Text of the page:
>>> book, and they let me.
    >>>
    >>> So you can now directly download a PDF copy of my "Mastering the
    >>> Dynamic Toolkit" chapter without having to go through any hoops:
    >>>
    >>> http://cachefly.oreilly.com/catalogs/Mastering_the_Dynamic_Toolkit.pdf

    >>
    >> Jump on this. It's great stuff.

    >
    >
    > Seconded, I've seen several of the chapters and talked with Gregory
    > about this and it's quality.


    Agreed. It's been a great project to be an early reviewer on.

    James Edward Gray II
    James Gray, Feb 26, 2009
    #4
  5. On Wed, Feb 25, 2009 at 8:24 PM, Gregory Brown
    <> wrote:
    > == The short story
    >
    > Hi folks, I bugged O'Reilly to let me release a sample chapter of my
    > book, and they let me.
    >
    > So you can now directly download a PDF copy of my "Mastering the
    > Dynamic Toolkit" chapter without having to go through any hoops:
    >
    > http://cachefly.oreilly.com/catalogs/Mastering_the_Dynamic_Toolkit.pdf


    I forgot to mention that for the twitter inclined, you can find book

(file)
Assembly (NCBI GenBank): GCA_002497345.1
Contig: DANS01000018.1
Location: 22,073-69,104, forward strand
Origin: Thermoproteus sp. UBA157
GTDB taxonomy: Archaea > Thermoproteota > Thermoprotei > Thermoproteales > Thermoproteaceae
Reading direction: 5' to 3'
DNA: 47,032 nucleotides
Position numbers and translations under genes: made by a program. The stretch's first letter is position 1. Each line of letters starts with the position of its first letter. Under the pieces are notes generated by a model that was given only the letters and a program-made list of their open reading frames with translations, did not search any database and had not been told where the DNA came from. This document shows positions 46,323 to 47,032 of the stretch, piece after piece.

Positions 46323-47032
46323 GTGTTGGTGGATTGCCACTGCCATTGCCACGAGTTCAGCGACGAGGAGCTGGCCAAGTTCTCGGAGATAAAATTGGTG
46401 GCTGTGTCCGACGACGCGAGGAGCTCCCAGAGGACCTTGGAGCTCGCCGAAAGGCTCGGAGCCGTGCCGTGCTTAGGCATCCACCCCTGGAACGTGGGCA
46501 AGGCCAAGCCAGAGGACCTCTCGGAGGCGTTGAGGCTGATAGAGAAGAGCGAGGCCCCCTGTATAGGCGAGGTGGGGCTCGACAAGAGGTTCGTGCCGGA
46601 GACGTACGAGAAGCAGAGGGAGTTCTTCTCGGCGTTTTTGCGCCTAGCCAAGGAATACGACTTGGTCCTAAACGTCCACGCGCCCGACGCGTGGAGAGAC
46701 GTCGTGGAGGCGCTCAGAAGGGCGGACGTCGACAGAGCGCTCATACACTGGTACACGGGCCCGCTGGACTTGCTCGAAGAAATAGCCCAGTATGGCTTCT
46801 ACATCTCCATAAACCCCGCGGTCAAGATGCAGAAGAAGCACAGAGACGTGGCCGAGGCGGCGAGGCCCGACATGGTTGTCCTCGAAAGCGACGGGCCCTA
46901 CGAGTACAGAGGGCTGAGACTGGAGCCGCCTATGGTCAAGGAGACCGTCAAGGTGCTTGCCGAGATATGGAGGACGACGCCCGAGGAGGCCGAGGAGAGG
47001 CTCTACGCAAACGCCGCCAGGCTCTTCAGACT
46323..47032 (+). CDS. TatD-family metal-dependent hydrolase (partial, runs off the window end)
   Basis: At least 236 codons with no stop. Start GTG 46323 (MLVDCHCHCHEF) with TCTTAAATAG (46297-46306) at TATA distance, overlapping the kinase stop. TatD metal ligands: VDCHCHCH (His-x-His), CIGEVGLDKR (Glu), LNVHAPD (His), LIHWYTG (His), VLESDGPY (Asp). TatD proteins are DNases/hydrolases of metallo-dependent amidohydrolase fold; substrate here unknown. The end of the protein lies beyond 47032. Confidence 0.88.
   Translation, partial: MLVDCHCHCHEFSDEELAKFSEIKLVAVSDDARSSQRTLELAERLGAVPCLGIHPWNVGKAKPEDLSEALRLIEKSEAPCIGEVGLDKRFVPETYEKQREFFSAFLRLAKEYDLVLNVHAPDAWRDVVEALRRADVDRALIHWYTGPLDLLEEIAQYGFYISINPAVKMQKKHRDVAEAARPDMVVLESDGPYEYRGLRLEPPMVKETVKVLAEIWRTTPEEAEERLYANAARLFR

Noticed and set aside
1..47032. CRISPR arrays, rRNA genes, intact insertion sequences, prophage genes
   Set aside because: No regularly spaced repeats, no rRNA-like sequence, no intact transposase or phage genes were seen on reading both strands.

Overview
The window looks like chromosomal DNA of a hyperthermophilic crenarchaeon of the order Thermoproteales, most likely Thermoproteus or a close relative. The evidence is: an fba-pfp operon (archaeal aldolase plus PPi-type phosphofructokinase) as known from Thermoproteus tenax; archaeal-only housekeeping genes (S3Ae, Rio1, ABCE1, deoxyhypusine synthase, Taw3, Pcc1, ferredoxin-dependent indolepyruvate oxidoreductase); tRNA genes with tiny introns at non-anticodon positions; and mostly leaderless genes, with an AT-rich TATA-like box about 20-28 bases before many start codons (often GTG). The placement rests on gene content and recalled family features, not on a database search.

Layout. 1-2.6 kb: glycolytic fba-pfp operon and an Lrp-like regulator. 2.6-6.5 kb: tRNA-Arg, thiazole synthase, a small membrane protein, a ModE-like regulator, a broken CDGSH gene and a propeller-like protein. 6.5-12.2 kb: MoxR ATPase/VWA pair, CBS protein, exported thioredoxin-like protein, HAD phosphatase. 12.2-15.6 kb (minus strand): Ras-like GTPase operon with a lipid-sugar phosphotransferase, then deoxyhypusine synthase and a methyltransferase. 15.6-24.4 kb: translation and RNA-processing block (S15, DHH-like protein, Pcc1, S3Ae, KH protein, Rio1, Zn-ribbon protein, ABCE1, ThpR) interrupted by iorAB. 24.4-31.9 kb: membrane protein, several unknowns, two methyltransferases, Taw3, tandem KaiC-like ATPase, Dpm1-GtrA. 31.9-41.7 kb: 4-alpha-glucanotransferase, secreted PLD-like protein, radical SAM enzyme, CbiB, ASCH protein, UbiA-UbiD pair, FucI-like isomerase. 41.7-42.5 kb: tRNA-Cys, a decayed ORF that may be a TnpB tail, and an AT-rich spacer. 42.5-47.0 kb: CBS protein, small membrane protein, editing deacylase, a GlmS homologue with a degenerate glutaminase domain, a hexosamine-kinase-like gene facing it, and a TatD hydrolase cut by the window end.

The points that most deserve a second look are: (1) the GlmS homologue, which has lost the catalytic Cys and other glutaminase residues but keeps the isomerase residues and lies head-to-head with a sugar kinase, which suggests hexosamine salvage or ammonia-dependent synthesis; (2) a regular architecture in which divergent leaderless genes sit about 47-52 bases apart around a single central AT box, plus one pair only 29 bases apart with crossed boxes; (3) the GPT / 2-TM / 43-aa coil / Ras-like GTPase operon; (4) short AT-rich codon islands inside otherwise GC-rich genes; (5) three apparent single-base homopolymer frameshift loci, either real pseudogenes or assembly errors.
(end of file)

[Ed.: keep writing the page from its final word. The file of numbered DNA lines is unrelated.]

announcements at:
    http://twitter.com/rubypractices

    Now I'll really stop with the self-promotion :)

    -greg
    Gregory Brown, Feb 26, 2009
    #5
  6. On Thu, Feb 26, 2009 at 6:05 PM, pat eyler <> wrote:
    > Ruby books haven't been doing well of late (sales are down 51%
    > over last year), so it's good to see a good book that the community
    > can get behind. =A0Maybe this will help reverse the trend.


    Mu guess is that there are too many books that describe only ruby (as
    a language) and rails (I'm pretty sure that there are more books about
    rails than ruby itself... - it's paradox :)). Gregg's books should be
    shiny gem in ruby books land.

    --=20
    Pozdrawiam

    Rados=B3aw Bu=B3at
    http://radarek.jogger.pl - m=F3j blog
    Rados³aw Bu³at, Feb 26, 2009
    #6
  7. 2009/2/26 Rados=B3aw Bu=B3at <>:
    > My guess is that there are too many books that describe only ruby (as
    > a language) and rails (I'm pretty sure that there are more books about
    > rails than ruby itself... - it's paradox :)). Gregg's books should be
    > shiny gem in ruby books land.


    IMHO, "Design Patterns in Ruby" by Russ Olsen is another shiny gem.

    Cheers,
    Antonio
    --=20
    http://antoniocangiano.com - Zen and the Art of Programming
    http://math-blog.com - Mathematics is wonderful!
    http://stacktrace.it - Aperiodico di resistenza informatica